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Constantinople, Ca. AD 545-565

Justinian I Av. solidus, Constantinople. DN IVSTINI-ANVS PP AVG; Helmeted, pearl-diademed and cuirassed bust three-quarters facing, holding globus cruciger and shield with horseman and enemy motif. Rev. VICTORI-AAVCCC, office mark; Angel standing facing holding long cross and globus cruciger; in right field, star and in exergue, CONOB. DO 9; MIBE 7; Sear 140. Extremely fine. 

The reign of Justinian I is most notable for his compete revision of Roman law and the reconquests of North Africa, Sicily, and Italy. Carthage, Rome, and Ravenna – among others – were turned into imperial minting centres as a consequence of this, exerting a lasting impact on Byzantine coinage. Despite this increase in minting capability, production of gold coinage under Justinian I is confined to Constantinople.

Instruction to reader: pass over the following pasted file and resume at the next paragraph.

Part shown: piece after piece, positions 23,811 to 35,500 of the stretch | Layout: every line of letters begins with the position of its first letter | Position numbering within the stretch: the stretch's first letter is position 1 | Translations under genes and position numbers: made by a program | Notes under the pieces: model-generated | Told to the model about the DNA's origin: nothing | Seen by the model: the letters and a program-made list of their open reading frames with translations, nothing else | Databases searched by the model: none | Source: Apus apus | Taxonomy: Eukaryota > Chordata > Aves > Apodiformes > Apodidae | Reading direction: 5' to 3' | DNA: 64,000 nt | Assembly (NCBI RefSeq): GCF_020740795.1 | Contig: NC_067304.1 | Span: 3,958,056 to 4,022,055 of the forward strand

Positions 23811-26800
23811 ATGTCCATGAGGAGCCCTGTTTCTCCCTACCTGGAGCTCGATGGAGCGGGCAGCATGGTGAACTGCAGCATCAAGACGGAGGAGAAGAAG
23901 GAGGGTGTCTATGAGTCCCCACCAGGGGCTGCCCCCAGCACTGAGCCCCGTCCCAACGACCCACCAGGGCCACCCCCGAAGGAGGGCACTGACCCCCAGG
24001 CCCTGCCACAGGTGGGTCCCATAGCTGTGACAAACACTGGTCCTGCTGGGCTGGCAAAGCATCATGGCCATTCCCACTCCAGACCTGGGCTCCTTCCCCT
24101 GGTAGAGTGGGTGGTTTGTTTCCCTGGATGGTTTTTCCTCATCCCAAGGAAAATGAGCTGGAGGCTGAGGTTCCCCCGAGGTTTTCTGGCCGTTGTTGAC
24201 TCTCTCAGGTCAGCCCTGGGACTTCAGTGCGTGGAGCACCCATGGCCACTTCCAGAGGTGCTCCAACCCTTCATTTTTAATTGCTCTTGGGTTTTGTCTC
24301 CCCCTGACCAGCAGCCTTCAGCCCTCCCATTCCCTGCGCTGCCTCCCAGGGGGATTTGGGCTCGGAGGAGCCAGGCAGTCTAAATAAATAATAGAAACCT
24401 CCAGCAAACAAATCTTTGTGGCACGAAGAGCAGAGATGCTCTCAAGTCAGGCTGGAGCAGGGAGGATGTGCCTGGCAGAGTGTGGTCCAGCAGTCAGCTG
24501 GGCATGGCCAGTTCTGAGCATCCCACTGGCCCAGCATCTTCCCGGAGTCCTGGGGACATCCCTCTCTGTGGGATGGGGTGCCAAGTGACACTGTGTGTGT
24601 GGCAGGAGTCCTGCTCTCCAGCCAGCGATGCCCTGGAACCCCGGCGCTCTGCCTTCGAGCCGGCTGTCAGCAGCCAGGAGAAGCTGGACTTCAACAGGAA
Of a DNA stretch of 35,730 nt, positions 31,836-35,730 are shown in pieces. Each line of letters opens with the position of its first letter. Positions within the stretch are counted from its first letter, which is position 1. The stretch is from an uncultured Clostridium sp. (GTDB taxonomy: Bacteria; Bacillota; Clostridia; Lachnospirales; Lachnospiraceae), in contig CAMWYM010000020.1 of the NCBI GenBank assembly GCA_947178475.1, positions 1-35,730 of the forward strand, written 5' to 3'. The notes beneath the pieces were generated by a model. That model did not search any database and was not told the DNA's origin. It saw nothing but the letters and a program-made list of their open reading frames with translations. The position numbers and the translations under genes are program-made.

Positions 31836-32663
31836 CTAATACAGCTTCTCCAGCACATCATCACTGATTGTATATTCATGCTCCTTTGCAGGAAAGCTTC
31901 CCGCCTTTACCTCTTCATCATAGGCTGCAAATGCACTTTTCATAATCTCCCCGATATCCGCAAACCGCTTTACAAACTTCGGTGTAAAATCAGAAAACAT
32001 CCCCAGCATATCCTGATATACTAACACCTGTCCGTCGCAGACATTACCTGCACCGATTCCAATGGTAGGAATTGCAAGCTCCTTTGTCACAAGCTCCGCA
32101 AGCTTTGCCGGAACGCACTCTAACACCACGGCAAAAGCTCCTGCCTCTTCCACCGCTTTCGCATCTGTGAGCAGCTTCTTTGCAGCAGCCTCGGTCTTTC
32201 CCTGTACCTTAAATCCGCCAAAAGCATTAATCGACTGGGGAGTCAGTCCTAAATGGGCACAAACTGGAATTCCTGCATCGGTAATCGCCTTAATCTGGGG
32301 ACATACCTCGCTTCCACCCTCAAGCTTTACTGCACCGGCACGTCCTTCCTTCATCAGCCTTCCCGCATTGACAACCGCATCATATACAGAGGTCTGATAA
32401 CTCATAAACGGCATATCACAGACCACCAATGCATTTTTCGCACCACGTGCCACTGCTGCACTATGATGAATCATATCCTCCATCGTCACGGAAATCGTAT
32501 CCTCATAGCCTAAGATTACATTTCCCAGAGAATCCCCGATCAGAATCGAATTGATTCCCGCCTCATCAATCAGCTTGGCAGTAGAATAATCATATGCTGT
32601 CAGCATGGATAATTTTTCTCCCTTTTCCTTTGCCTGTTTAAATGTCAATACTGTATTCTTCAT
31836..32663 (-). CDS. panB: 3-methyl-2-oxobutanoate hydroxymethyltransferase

The obverse portrait of Justinian I is typical of the 6th century AD, frontal and lacking in individual features. The reverse features an angel, a contemporaneous development away from the older type that featured the Roman Victoria.

For additional information see:
Grierson, P., Bellinger, A. R., Hendy, M. F., 1966-1999, Catalogue of the Byzantine Coins in the Dumbarton Oaks Collection and in the Whittemore Collection (5 vols.), Washington.



  • Dimensions 

    D: 21mm ;  4.45g

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